Howdy folks! Today I’ll host our 1Q18 innovation day, so that’s a good reason to load the treasure with three nuggets on innovation.
Nugget #1 has been authored by Reto Hofstetter et al. and published on HBR. The team researched crowdsourcing contests and compared the winner-takes-all approach with a multiple-prize approach. They found out that teams who didn’t win, didn’t participate in subsequent contents, showed lower effort or generated fewer ideas. I think this also applies to corporate innovation contents. While these are designed with good intentions, this might backfire just as other bonuses. For me the ideal reward is market success as this also eliminates the subjective measure of a panel. In some cases the feedback loop might be very long and the reward for the teams are taking a long time. I got some rough ideas for this problem. So stay tuned for an article on this in 1Q18.
The Hidden Pitfall of Innovation Prizes (5 minutes, text, English)
Nugget #2 is about innovation labs. It is an interview from Robert Tucker with Scott Kirsner. I fully agree to Robert’s assessment, that a lot of innovation labs that corporates and mid-sized companies open these days are a cargo cult. They hope to instill a similar startup culture and reach same levels of innovation by opening garages or copying practices from innovative companies. But crazy office furniture, foosball tables and a bag of money doesn’t necessarily bring market success. The first important point Robert and Scott make, is the distance (geographical and thematical) of the innovation lab to the company.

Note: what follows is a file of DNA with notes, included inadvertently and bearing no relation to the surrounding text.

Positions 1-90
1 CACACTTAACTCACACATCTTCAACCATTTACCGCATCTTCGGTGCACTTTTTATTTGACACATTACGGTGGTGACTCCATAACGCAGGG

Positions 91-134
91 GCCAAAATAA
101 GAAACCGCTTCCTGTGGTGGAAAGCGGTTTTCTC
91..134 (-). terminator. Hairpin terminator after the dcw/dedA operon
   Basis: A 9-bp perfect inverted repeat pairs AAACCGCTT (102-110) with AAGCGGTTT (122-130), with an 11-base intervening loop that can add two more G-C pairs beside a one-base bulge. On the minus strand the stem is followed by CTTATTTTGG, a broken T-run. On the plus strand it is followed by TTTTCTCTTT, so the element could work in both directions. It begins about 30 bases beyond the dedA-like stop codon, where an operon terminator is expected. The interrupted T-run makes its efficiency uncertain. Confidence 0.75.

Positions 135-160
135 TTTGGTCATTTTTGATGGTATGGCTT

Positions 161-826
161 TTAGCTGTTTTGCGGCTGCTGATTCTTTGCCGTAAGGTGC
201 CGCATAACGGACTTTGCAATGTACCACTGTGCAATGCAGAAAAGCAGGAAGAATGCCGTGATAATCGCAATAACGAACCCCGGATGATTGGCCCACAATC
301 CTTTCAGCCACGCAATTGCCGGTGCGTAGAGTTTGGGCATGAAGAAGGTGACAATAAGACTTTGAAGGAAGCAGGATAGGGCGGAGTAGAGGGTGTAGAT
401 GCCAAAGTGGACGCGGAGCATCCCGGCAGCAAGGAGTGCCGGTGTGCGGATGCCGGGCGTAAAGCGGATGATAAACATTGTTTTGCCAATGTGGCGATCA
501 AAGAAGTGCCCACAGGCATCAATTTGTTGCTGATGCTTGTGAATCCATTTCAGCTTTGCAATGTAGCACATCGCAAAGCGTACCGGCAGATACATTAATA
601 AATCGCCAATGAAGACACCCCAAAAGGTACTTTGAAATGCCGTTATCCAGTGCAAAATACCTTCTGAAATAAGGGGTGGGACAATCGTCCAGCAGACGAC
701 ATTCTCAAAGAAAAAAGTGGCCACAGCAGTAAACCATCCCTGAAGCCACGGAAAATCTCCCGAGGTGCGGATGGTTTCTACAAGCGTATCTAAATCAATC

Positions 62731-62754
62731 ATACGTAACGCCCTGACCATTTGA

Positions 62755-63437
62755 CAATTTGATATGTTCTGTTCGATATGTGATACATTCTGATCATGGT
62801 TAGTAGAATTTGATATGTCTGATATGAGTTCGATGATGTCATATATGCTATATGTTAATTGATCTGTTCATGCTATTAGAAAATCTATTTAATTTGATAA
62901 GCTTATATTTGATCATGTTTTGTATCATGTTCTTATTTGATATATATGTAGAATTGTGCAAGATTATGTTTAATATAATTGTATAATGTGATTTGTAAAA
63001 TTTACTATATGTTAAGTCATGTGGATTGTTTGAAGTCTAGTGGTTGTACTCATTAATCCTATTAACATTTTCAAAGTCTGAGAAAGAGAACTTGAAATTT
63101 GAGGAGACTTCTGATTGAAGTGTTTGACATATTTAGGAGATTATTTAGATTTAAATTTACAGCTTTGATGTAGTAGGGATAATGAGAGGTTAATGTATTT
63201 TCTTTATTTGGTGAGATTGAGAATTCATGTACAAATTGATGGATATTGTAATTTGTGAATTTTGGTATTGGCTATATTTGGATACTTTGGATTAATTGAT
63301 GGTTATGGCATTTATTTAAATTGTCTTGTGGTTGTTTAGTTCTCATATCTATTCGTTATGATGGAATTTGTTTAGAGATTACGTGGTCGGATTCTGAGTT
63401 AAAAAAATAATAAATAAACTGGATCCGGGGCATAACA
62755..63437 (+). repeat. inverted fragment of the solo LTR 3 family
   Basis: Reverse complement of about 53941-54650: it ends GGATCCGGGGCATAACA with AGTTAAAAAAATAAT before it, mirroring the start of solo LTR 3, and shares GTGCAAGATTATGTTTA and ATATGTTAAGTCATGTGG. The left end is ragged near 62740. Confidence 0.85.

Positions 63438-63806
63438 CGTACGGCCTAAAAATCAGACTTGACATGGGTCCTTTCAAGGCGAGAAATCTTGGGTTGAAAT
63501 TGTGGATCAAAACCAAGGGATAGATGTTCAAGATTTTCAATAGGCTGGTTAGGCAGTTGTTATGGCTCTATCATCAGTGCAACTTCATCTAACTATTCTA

Incremental innovation can be closer, disruptive innovation needs to be more distant. But it still needs to support the company strategy and be supported by the core business. My favorite point is about open innovation. Innovation is about discovery and that’s why you shouldn’t limit the lab to your own folks. They often have their blenders on. I believe this will be a big success factor in the future and requires companies to master the art of collaboration.
Starting An Innovation Lab? Avoid These Pitfalls (10 minutes, text, English)
Nugget #3 is for the podcast lovers among you. I recently stumbled across digital kompakt, a magazine and podcast about digital business models, companies and trends. In episode „Digital by Design #2“ Joel Kaczmarek and Christopher Boehnke talk about HIPPOs. This is not the animal, but an acronym for the highest paid persons opinion. Their key point is to convince stakeholders of innovations by market feedback. Later Christopher introduces a decision making triangle. Vector #1 is how long the innovation will last (defend = 1-2 years, differentiate = 3-5 years, disrupt = decade). Vector #2 is impact (# of sales, efficiency, …). And vector #3 is buy-in of the organization, which translates into probability of success. They also discuss about the right organization model, if innovation should pushed tops-down or bottoms-up, the meaning of agility and much more.
Wie sich Entscheider von Innovationen überzeugen lassen (36 minutes, audio, German)
What problem are you trying to solve in the area of innovation? Let me know in the comments, via social media, email or personally. Enjoy your weekend!